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Friday, November 19, 2004 - Page updated at 02:34 P.M.
A storybook train ride all while in your pj's
By Keira Nothaftyline
WILLIAMS, Ariz. Santa arrives like a rock star.
Cameras flash, the crowd stomps and claps in unison and chants "San-ta, San-ta!"
Hundreds of kids hopped up on hot cocoa and cookies can barely contain themselves as Mr. Claus passes through the rail cars. They wiggle, they squirm, they jump and they dance, but they somehow manage to wait for Santa to reach them. When he does, he wishes them a "Merry Christmas" and gives each one a hug and a special gift.
The children and their families are riding the Polar Express train from Williams, Ariz., to the "North Pole" at the Grand Canyon. Most of them know by heart the Chris Van Allsburg book the trip re-creates, and now the Christmas children's classic is a major movie, starring Tom Hanks.
Since its publication in 1985, "The Polar Express" (Houghton Mifflin, $18.95), has become a Christmas tradition, selling more than 5 million copies. The story recounts a magical adventure in which one little boy's faith in Santa is affirmed through a train ride to the North Pole and a magic sleigh bell that rings for only those who believe.
This is the fourth year Arizona's Grand Canyon Railway has brought the book to life aboard its vintage train. The adventure begins in Williams, about 30 miles west of Flagstaff. The train's depot is attached to the Grand Canyon Railway Hotel, a restaurant and two gift shops that have been transformed into Santa's workshops.
Braving the freezing night air, eager passengers board the refurbished 1923 Harriman-Pullman coach cars. Santa's helpers dressed like the attendants in the book greet you, help you find your seat and serve hot chocolate and cookies to the pajama-clad crowd. Everyone settles in to hear one of Santa's helpers read the book, while another shows the pictures.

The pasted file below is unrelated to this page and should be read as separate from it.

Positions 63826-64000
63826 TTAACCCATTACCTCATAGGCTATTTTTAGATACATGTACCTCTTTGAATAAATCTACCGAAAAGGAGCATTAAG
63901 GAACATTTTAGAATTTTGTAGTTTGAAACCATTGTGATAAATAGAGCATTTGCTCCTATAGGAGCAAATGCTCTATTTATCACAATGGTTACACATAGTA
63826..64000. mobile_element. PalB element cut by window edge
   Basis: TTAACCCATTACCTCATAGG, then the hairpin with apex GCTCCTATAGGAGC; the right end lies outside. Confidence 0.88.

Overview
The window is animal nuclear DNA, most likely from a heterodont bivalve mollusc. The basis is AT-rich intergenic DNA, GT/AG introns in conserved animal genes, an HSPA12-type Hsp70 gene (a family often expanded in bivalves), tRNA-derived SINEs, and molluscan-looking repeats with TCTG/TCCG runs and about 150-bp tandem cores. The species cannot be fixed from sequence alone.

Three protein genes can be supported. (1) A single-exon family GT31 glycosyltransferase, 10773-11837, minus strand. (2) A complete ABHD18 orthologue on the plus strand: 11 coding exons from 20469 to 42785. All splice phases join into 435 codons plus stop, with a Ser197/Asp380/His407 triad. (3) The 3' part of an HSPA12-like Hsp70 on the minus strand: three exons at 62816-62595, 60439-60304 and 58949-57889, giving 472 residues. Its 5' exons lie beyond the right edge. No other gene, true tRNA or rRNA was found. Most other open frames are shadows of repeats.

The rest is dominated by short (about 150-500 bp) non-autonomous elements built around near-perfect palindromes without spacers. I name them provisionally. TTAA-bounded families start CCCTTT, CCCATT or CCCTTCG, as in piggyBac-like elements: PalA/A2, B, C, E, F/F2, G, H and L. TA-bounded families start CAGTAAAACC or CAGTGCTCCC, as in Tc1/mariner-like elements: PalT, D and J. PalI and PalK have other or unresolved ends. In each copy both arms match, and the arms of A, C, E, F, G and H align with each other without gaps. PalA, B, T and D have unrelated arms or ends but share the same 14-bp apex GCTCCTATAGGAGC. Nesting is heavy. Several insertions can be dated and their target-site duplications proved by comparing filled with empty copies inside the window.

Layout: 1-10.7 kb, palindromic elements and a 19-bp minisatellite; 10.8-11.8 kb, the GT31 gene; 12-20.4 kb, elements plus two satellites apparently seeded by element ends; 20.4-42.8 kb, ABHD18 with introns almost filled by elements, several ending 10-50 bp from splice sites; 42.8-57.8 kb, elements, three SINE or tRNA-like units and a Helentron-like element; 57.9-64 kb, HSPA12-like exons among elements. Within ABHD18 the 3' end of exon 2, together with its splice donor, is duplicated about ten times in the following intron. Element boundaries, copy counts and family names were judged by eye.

Through the big windows, passengers gaze out on snow and trees and darkness. About 25 minutes into the one-hour trip, the train slows as it approaches the "North Pole," a life-size, two-dimensional town aglow in Christmas lights.
Then, there he is. On his sleigh. With a reindeer. Waving as the train passes by.
The train slowly comes to a stop. "Will he get on board?" "Will he come to our car?" "Will he talk to me?" "Will he bring me a bell?"
What do you think?
While Santa makes his way through each car, his helpers lead passengers in singing Christmas carols. As if the kids aren't excited enough, the helpers form teams and lead them in a dueling version of "The Twelve Days of Christmas," in which the loudest team wins.
Finally, Santa approaches. The chanting, clapping and squealing begin.
He makes time for each child. Along with a hug, a ho-ho-ho and a "Merry Christmas!" he gives each a bell. Which they ring. A lot. Loudly. All the way back to the station.
Parents Pamela and Chris Thurin from Laguna Beach, Calif., dutifully shake their heads and deny hearing anything, although they have to shout so their kids, Julien, 4, and Sarah, 2, can hear them over the din.
"It's amazing to experience the magic of Christmas all over again through the eyes of your child," says Pamela, who took the train last year with her children.
Trains fill up quickly, and reservations are required. In anticipation of high demand stemming from the Hollywood animated feature, the trips begin earlier this year and the railway has added cars.
The Polar Express trip is magic for those who believe, and even for those who might not. Especially when you see the conviction on the face of a child who believes that a jolly, fat elf on a flying sleigh will sneak into his or her home and bring gifts in the night.
Can you hear the bells?
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